NEWPORT, Wales--PlayStation 3 users who sign up for Folding@home are helping to cure cancer, and now mobile phone owners will be able to use their gadgets to help locate missing children.
Professor Lizbeth Goodman, director of Smartlab Digital Media Institute at the University of East London, has been working on the technology for a serious game project called Lost & Found for "many years." The project was announced as part of the Women in Games 2007 event this week at the University of Wales.
Lost & Found--described as "a portable system to track missing and exploited children (and adults)"--works by using GPS and mapping technology within mobile phones. For example, users can sign up for alerts when someone goes missing in their area, and if they see someone who resembles a missing child, they take a photo, which will alert authorities to the possibility that an abducted child is nearby. The game will also present people with a series of objectives and mobilise groups to block roads and search fields.
Approximately 800,000 children go missing in the US each year, as well as 77,000 in the UK. Current efforts to trace those missing children (as well as adults) are a good start, believes Goodman, but also ultimately forgettable. She said, "When you're drinking your milk in the morning, there's always a picture of someone who is missing. But who can remember what the person on your milk carton looks like at the end of a busy day?"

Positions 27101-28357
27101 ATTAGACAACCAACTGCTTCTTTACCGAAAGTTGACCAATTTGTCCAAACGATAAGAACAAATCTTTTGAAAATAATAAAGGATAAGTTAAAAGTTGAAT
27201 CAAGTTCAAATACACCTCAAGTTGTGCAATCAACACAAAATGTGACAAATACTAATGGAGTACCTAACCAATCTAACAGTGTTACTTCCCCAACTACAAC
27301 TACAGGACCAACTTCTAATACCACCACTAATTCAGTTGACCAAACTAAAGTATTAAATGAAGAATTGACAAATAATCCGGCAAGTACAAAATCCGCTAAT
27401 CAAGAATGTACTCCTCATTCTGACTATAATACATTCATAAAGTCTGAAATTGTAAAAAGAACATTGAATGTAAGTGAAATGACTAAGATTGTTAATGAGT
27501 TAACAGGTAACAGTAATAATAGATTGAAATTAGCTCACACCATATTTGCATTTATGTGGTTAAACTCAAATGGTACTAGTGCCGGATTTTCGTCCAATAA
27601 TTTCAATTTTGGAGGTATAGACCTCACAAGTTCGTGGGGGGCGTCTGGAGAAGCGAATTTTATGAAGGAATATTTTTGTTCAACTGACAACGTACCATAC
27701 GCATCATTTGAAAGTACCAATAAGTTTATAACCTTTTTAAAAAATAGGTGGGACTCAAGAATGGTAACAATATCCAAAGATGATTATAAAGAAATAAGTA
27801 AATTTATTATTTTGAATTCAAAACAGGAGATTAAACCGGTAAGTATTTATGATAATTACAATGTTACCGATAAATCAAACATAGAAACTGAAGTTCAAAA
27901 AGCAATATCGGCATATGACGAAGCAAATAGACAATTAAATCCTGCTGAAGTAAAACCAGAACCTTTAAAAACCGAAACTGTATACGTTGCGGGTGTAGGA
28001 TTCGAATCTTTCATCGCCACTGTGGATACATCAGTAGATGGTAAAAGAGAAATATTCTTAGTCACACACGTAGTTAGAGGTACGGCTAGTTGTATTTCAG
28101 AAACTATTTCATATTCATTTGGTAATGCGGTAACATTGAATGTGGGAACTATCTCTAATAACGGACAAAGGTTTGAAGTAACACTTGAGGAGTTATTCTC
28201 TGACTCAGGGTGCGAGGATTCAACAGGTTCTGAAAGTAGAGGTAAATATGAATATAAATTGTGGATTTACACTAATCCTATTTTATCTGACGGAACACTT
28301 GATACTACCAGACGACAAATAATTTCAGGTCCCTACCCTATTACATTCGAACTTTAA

When asked why the project is being classified as a game, Goodman said, "If it's a project that sounds worthy, or that there are cops involved, or that you have to hand over personal data, people aren't interested. But if we let them use an avatar, they're OK with that." The Web site adds, "Participants can see their own input...achieving success in finding lost community members, and [it will] change the nature of play, and the sense of responsibility it entails."
Partners for the Lost & Found project currently include the BBC R&D, Microsoft Research, The UK Serious Crimes Unit, and The National Center for Missing and Exploited Children (US).
When asked about the possibility of privacy concerns and the "Big Brother" issues raised by this kind of technology, Goodman told GameSpot, "Obviously we are very concerned about these issues as well, which is why it's taken so long. Lost & Found is all based on existing technologies. These technologies are already out there, so the way I see it, we may as well use them for good."